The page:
High School Biology-Chemistry SMILE Meeting
23 April 2002
Notes Prepared by Porter Johnson
Ann Parham and Winifred Malvin (Carver Primary School) -- The
Bottle Volcano; The Mysterious Balloon; Density
Ann and Winifred put a bewildering array of plastic bottles, stains, dyes, and such on the front desk so that we could all make a Bottle Volcano! They handed out information obtained from The Know How Book of Experiments by Heather Amery: [EMC Paradigm, September 1978]; ISBN: 088436531X
We filled two identical bottles with hot and cold water, respectively, and then put the bottle holding (colored) hot water on the bottom, and the inverted cold water bottle on top, with a piece of thin cardboard separating them. We carefully removed the cardboard without spilling water, and noticed that the colored hot water (less dense) flowed into the upper bottle to the top. We concluded that the less dense hot water was "floating" on a sea of cold, less dense water. Ann did the experiment with very hot water [obtained from a coffee pot] and quite cold water, and we observed that the Volcano works best when there is a great temperature difference in the two components. We discussed the similarity in this phenomenon and the formation of thunderstorms during warm periods, as warm air at the surface of the earth rises into the region of denser, colder air aloft.
Then Winifred did the Mysterious Balloon demonstration, in which a wooden skewer [shish kabob stick] is pushed through the top of balloon, and then down through the bottom. Winifred noted that the balloon acts like a white blood cell that can engulf a foreign object [skewer] without rupturing. The latex molecules in the balloon apparently form a tight seal around the skewer, analogously to the way in which the fluid membrane of a cell engulfs a foreign object (virus, bacterium, etc) without rupturing.
Then Winifred had us prepare three [100 ml] samples -- one of clear water, one of water with 1 teaspoon (10 g) of dissolved salt, and one of water with 2 teaspoons of dissolved salt. The saline solutions were dyed to make them green and red, respectively. We each took a clear drinking straw and placed it upright by sticking one end in a piece of modeling clay, which also sealed that end. We carefully (slowly!) added about 1 ml aliquots of each solution of the straw with eye droppers in a "random order"; in addition the three solutions were "stacked" in the straw in order of decreasing density; that is, with the most dense at the bottom, etc. The most dense solution contained 2 teaspoons of dissolved salt, and the least dense had no salt at all. The color pattern made it easy to distinguish the three layers. If done with sufficient care, one could make a more dense solution layer lie underneath a less dense layer, if the less dense layer is slowly put in first. Very stimulating, Winifred and Ann.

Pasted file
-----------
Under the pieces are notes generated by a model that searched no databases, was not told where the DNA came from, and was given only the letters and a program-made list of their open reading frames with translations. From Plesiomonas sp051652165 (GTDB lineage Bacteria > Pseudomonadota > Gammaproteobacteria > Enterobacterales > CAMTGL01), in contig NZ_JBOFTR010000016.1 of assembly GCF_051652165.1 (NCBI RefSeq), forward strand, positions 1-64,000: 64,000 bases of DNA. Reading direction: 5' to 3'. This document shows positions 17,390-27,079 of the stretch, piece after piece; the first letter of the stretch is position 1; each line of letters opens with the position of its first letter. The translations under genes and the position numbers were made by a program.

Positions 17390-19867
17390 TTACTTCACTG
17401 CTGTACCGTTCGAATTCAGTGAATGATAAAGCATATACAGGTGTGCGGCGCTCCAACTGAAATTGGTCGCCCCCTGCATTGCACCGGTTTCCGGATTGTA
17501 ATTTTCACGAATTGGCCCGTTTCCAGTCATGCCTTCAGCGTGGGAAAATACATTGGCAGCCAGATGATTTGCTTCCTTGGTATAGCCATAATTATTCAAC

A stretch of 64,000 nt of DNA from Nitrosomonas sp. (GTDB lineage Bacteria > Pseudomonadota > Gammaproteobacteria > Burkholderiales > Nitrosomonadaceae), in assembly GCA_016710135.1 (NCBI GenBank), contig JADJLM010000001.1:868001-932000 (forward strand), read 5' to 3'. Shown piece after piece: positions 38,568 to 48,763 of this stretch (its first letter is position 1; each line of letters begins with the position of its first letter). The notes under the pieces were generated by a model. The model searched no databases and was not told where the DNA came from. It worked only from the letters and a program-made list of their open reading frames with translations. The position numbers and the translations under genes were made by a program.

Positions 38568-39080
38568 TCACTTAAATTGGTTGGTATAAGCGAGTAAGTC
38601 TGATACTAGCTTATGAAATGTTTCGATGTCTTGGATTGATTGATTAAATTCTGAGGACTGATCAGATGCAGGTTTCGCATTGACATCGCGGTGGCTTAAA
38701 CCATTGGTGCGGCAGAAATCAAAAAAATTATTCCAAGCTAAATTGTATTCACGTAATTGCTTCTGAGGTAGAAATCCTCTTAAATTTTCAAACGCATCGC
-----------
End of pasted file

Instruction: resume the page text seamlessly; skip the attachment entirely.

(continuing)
Barbara Pawela (retired and happily active) -- Spring
Barbara showed her tomato plants that sprouted from seeds 2½ weeks ago -- which are 2 -3 cm tall -- most with just 2 leaves, which are called cotyledons. For further information on nurturing and growing tomato plants, see the Tomatosphere Tips website: http://www.tomatosphere.org.
Barb then put two clear plastic cups [about 250 ml] on the table. One of them was filled with potting soil, and the other was filled with "Schultz Seed Starter", which contains vermiculite [soil conditioner] and other materials. For more details concerning this material, see the Schultz Company website http://www.schultz.com/.
We examined each cup for porosity of material, and added the same fixed volume of water to each one. The potting soil was able to absorb water more readily. The seed starter will keep things a little more dry around germinating seeds, and helps prevent rotting of new seedlings, a problem that is very common in an overly moist environment.
Barb then had us start bean seedlings by placing the beans onto dampened paper towels, which we then sealed in zip-lock bags. We next planted cantaloupe and watermelon seedlings in pots. Now we are ready for Spring to come, thanks to Barbara!
Notes taken by Ben Stark